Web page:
The project is based on two binary concepts that are gleaned from the context of the host building: curvilinear/rectilinear, and unity/variety. Based on the "Approval Matrix", a tongue-in-cheek graphic cultural assessment in every New York Magazine, this project is a "Poché Matrix". The design of the spaces and the products are on a continuum and distributed in an array based on their relationship to the four terms. The entrance to the building is through what might be considered "habitable poché". Once inside, the rooms are shaped and composed using a traditional poché design technique.
Concept diagramDaeun Kim
Context approval matrixDaeun Kim
Showroom approval matrixDaeun Kim
Ground floor planDaeun Kim
Roof/garden planDaeun Kim
Auditoriumcurvilinear + unityDaeun Kim
Bookstorerectilinear + unityDaeun Kim
Cafe, gallery, and theatervarietyDaeun Kim
This is an adaptive reuse project to show a new narrative of the retail showroom from the perspective of interior architecture in response to the fragmentation and change of the retail scene over the past few years.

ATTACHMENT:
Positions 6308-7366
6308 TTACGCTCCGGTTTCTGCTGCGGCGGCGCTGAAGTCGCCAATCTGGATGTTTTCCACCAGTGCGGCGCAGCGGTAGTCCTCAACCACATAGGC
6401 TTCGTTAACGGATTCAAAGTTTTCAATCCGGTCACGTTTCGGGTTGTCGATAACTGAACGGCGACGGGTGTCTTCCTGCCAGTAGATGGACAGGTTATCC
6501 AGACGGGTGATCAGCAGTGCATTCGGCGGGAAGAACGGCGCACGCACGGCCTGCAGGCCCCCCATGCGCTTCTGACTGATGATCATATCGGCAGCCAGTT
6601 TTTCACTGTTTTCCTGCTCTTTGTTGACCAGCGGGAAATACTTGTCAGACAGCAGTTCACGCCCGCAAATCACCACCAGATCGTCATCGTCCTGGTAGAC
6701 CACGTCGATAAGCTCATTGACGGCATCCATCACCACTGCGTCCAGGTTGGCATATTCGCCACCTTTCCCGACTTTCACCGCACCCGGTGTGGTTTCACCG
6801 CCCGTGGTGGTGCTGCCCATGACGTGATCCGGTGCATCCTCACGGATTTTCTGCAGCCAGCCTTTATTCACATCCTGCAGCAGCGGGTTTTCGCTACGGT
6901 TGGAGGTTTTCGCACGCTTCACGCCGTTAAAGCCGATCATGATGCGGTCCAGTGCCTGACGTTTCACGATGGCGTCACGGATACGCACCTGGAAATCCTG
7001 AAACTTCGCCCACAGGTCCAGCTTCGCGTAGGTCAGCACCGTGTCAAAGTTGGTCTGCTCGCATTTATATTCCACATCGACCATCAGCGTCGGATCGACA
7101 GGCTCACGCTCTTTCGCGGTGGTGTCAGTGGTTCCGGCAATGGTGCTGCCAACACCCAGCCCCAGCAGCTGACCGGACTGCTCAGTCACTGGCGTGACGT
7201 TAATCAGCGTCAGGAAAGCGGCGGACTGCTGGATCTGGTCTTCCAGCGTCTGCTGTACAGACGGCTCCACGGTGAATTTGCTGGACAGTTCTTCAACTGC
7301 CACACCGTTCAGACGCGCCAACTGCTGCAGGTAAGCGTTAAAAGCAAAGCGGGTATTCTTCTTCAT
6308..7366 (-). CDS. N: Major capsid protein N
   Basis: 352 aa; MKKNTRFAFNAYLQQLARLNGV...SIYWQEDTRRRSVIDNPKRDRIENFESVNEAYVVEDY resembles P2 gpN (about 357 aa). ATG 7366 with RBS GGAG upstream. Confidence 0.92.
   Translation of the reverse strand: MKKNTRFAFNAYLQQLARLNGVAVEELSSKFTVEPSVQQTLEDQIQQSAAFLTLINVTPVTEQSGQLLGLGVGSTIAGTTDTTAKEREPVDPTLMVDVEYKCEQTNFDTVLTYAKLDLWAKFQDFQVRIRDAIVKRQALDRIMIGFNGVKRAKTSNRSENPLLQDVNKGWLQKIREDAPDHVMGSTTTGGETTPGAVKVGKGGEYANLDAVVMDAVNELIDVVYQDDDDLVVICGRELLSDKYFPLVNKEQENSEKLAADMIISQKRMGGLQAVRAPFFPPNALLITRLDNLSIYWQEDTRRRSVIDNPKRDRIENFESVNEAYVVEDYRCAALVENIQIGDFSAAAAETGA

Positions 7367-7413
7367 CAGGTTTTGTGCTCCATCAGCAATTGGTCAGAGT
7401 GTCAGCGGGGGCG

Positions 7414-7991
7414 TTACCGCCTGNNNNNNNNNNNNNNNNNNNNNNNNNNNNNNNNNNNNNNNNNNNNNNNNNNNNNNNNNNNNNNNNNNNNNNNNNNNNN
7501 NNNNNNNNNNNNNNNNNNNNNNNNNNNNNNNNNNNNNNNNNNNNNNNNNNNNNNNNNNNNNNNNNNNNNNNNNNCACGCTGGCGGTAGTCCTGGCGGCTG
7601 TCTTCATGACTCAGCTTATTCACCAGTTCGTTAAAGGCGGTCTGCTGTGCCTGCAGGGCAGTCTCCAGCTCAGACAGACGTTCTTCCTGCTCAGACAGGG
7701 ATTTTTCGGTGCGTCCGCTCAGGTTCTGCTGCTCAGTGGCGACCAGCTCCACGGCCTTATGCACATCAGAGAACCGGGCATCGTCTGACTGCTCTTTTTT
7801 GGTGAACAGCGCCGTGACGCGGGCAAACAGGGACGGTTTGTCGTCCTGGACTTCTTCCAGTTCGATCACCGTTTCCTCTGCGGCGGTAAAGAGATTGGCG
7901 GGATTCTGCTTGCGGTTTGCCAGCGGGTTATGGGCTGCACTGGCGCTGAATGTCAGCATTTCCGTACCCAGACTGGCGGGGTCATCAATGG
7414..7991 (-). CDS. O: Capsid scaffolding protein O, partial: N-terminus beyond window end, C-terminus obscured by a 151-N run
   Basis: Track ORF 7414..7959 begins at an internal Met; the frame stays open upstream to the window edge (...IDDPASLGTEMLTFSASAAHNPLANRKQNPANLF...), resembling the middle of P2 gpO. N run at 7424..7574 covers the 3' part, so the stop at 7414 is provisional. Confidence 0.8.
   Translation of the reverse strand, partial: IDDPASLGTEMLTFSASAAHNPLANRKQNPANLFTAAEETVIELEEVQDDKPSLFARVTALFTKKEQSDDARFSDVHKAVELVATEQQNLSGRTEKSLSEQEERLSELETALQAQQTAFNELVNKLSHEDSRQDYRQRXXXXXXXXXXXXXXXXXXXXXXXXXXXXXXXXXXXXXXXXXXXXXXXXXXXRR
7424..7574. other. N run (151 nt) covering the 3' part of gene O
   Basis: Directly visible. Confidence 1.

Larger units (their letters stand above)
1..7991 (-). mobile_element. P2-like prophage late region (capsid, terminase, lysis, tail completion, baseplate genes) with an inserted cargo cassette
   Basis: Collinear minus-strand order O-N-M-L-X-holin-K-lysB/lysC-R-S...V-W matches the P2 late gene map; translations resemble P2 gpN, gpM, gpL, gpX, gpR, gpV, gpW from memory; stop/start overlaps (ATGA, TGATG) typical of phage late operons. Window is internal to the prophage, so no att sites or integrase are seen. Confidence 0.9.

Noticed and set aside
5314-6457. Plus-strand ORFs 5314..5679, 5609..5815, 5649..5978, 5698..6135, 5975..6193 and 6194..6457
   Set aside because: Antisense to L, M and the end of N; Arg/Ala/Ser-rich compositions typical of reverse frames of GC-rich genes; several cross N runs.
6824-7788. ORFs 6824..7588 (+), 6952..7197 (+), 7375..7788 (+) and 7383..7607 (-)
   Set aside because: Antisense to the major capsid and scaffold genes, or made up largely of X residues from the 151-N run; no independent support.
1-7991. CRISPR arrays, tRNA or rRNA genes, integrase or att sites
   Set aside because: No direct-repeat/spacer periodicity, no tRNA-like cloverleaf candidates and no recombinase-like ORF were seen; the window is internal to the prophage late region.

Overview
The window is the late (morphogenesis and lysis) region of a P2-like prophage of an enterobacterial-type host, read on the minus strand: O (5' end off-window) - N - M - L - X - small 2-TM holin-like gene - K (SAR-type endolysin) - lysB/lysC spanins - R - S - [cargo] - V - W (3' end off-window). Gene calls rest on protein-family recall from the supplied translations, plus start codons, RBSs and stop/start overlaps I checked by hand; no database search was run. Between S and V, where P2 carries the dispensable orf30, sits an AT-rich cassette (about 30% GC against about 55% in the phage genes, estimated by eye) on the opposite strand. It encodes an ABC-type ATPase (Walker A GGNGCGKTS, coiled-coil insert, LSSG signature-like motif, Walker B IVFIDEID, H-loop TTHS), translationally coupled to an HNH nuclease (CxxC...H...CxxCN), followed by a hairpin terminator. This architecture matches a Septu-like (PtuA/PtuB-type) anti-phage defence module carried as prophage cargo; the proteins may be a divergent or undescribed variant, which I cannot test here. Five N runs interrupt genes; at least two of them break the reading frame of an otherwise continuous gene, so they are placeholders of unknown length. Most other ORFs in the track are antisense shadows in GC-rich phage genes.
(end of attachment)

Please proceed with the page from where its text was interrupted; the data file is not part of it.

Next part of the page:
The site for the project is a 5,000-square-foot industrial building at 210 N Harvard Street in the Allston neighborhood of Boston. The neighborhood has a residential area to the south of the site (UNITY), and various programmed areas are distributed to the north (VARIETY). In the same way, the site is divided into curved grids to the east (CURVILINEAR) and rectangular grid to the north (RECTILINEAR). The two binary concepts gathered from the context are expressed through New York Magazine's key signature, the approval matrix. In the project, one matrix introduces the context, and the other lists the products to be displayed in the showroom, including building materials, furniture, textiles, and art.
The four terms do not indicate individual spaces, but rooms are gradually shaped and composed through the architectural element of poché based on two axes. Poché is used as a traditional design technique, and the inside poché is applied as well as an entrance and a courtyard. In those spaces, the ceiling is open to show the existing building structure. As they are curvilinear spaces, it leads visitors into the building through the various densities from the curves occurring inside. The bookstore, which is a mixture of rectilinear and unity located diagonally from the entrance, has rectangular grid ceilings and floors, and the repetition of its shape and pattern affects furniture and materials. As people get farther away from the bookstore, they can see that it gets out of the rigid grids and relaxes into the stripes. The café, gallery, and theater seen in the section image show that variety works not only on a plan but also on a section. Each room exhibits a variety of senses of space through different heights of floors and ceilings, suggesting multiple perspectives of space design as a retail showroom. Externally, the matrix expands and adapts to different styles of gardens: sand, topiaries, lawns, ponds, rocks, and flowers.